Harvard T.H. Chan School of Public Health
Department of Epidemiology
Xueting Qiu is a research associate under the mentorship of Drs. Marc Lipsitch and Bill Hanage in the Department of Epidemiology at the Harvard T.H. Chan School of Public Health. Her research at CCDD focuses on understanding the molecular evolution of Streptococcus Pneumoniae and identifying critical genes/loci under selection that shape the pathogen populations. This work can provide a better understanding of evolutionary trajectories of different genes and population dynamics of Streptococcus Pneumoniae and have the potential to optimize vaccine design. Xueting has actively conducted studies during the pandemic to understand the role of persistently infected individuals in SARS-CoV-2 evolution. Before joining CCDD, Xueting obtained her Medical Degree from School of Medicine, Shanghai Jiao Tong University (China) during 2008-2013. She received her Master of Science in Epidemiology from the University of Texas Health Science Center at Houston in 2015 and her Ph.D. in Infectious Diseases from the University of Georgia in 2019. Her dissertation work focused on applied phylodynamic modeling of respiratory viruses to enhance the understanding of viral evolution and diffusion dynamics in different populations.

Presenter Of 1 Presentation

O026 - WEIGHT SYSTEM ADJUSTS INVASIVE PNEUMOCOCCAL DISEASE SURVEILLANCE DATA TO REPRESENT THE GENOMIC COMPONENTS OF CARRIAGE POPULATION (ID 785)

Session Type
Parallel Session
Date
Mon, 20.06.2022
Session Time
15:20 - 16:35
Room
Birchwood Ballroom
Lecture Time
16:15 - 16:25

Abstract

Background

Invasive pneumococcal disease datasets can reflect the carriage population, but with invasive serotypes overrepresented. To enrich the genomic data-usage of population-based invasive disease data for studying evolutionary dynamics, we aimed to develop a weight system to adjust the invasive disease data to represent carriage population.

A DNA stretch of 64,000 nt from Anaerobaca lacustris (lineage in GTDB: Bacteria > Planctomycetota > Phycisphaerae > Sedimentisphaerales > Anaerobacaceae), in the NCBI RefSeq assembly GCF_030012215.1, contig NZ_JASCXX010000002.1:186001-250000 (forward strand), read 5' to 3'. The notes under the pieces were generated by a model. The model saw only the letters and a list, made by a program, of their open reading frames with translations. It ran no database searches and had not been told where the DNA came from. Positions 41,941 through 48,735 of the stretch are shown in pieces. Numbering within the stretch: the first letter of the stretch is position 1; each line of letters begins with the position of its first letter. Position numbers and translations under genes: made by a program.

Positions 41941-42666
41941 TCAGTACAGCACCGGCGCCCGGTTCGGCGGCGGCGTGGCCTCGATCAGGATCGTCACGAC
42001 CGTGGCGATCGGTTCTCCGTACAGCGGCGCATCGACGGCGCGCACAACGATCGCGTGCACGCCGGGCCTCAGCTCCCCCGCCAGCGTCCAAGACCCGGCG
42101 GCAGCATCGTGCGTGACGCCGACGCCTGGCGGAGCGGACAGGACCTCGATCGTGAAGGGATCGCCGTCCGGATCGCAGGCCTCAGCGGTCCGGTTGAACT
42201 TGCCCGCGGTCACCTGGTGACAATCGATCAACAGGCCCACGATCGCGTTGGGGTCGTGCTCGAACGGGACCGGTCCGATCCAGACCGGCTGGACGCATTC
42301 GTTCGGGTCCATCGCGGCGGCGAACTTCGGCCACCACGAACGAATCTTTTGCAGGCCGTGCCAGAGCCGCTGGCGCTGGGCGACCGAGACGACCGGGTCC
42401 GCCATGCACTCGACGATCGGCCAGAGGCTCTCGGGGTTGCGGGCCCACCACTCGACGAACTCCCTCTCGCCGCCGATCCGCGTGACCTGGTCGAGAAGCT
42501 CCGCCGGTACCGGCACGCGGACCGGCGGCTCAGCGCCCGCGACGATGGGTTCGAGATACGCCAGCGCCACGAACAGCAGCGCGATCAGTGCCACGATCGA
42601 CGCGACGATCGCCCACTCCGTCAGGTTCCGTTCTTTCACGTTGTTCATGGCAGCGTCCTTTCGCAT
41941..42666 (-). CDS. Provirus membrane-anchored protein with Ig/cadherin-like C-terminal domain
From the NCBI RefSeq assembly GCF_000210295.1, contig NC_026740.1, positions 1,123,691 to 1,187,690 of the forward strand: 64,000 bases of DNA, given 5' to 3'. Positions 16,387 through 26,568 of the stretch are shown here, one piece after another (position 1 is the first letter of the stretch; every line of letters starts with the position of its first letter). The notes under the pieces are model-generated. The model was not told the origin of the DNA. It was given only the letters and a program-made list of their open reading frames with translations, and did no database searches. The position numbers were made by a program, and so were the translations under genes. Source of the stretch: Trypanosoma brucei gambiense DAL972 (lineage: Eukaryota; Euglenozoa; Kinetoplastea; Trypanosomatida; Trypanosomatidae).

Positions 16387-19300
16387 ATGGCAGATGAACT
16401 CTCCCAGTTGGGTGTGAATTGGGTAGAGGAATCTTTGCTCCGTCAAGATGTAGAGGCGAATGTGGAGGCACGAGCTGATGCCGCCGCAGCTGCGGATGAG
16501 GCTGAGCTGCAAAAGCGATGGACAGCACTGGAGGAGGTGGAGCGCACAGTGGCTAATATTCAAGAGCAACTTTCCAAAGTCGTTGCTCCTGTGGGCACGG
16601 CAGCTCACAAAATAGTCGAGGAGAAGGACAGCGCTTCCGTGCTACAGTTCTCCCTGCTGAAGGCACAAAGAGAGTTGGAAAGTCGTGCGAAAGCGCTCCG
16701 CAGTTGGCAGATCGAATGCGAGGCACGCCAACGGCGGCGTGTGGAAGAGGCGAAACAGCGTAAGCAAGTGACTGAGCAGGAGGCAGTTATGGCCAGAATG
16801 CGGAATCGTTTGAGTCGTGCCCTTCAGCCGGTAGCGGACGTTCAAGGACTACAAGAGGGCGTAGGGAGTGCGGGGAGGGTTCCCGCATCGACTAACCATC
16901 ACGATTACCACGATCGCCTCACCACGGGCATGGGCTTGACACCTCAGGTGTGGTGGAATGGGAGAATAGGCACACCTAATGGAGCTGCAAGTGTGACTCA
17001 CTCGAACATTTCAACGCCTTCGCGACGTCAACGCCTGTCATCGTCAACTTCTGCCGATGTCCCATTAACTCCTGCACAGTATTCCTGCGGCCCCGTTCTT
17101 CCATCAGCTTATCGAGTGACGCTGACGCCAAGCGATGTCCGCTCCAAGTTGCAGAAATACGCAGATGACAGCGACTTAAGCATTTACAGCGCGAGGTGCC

Methods

We calculated the weight for each serotype as the ratio of percentage of the serotype in the carriage data to its percentage in all invasive cases, during the pre-vaccine era 1998-2000, in the US. We applied the weights to the accessory gene absence/presence matrix for each sequence in the invasive dataset (n = 11,784), after we conducted a bioinformatic pipeline to generate the set of accessory genes existing in 5% to 95% of the bacteria population.

Results

The weight system significantly improved the correlation of accessory gene frequency between invasive data and carriage population, for pre-vaccine, post-PCV7, and post-PCV13. The correlations of gene frequency between different vaccine periods in invasive data became more similar to those in carriage population. As the negative frequency dependent selection is one of the evolutionary mechanisms for Streptococcus Pneumonia, the accessory gene frequency “rebounce” after vaccine perturbance found in previous studies was observed in the invasive data during post-PCV13, after the weights were applied.

Conclusions

The proper weight system can adjust invasive disease datasets to represent the genomic components of the carriage population of Streptococcus Pneumoniae. Our methods enrich the value of genomic sequences from invasive disease surveillance, as it is common, easy to collect, and of direct interest of public health.

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